If you bought a watch worth more than Rs 50,000, an expensive painting or sculpture or inherited jewellery but didn't mention it in your income tax returns, think again. Finance minister Pranab Mukherjee is likely to announce a wealth tax on these items in Budget 2012.
The tax will be on the lines of what the Direct Taxes Code (DTC) Bill, introduced in Parliament in 2010, has proposed on specified unproductive assets of all taxpayers, except for non-profit organisations.
The scope of "assets" to be included in "net wealth" will be widened to include archaeological collections, bank deposits outside India and cash in hand of more than Rs 2 lakh.A senior official, who refused to be identified, said if the combined value of these items (see box) exceeds Rs 1 crore on March 31 of every year, you will have to pay wealth tax at the rate of 1% of the excess amount. This raises the limit from Rs 30 lakh but widens the scope of assets included.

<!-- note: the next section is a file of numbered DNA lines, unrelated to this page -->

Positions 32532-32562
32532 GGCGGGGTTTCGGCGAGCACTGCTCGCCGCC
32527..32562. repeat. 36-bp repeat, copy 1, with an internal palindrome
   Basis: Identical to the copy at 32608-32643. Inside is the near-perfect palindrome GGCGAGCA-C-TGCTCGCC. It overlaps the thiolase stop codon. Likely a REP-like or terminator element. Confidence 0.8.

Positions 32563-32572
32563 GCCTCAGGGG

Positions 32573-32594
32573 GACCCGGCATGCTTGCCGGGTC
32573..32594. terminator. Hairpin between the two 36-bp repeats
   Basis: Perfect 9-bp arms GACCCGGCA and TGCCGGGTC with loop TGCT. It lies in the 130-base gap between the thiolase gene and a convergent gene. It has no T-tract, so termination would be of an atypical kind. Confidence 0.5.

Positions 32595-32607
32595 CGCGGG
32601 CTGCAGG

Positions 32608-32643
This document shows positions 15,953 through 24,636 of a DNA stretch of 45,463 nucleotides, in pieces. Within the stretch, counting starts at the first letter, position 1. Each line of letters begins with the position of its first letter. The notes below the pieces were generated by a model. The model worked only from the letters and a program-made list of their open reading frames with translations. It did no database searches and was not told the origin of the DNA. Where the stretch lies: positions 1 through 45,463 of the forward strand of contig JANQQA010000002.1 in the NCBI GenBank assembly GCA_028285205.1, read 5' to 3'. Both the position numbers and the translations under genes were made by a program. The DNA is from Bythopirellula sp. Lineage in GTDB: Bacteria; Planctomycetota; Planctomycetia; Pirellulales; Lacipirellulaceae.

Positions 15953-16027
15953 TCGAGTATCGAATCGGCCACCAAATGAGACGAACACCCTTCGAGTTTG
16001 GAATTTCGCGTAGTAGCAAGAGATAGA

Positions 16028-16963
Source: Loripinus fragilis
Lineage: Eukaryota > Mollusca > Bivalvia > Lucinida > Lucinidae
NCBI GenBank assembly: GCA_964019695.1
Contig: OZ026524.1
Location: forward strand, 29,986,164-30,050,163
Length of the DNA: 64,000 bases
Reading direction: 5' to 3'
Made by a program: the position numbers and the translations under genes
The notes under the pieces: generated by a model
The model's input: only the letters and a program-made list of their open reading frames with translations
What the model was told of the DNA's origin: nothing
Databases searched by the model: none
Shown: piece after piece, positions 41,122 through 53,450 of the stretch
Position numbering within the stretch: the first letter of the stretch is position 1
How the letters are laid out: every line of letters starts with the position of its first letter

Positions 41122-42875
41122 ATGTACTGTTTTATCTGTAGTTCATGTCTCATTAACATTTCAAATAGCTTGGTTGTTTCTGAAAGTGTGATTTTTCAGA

"The tax department will carry out random surveys by enquiries on architects, interior decorators, imported watch dealers and art galleries to collect information on spending on such items," the official said.
Wealth tax is a measure to prevent tax evasion and ensure that taxpayers report their assets accurately.
Experts, however, cautioned that improper implementation of wealth tax measures could be counter-productive and may even encourage tax evasion.
"The DTC Bill doesn't specify how the authorities will determine that a person possesses some of these assets," said Divya Baweja, senior director, Deloitte Touche Tohmatsu India.
The government official too said collecting information on possession of assets has always been a challenge for implementation of wealth tax.
"It is not clear whether these data will be gathered from the points of purchase or assessees' statement of accounts. One of the major constraints was the absence of information about spending where cash was the dominant mode of payment," the official said. That should get fixed in Budget 2012.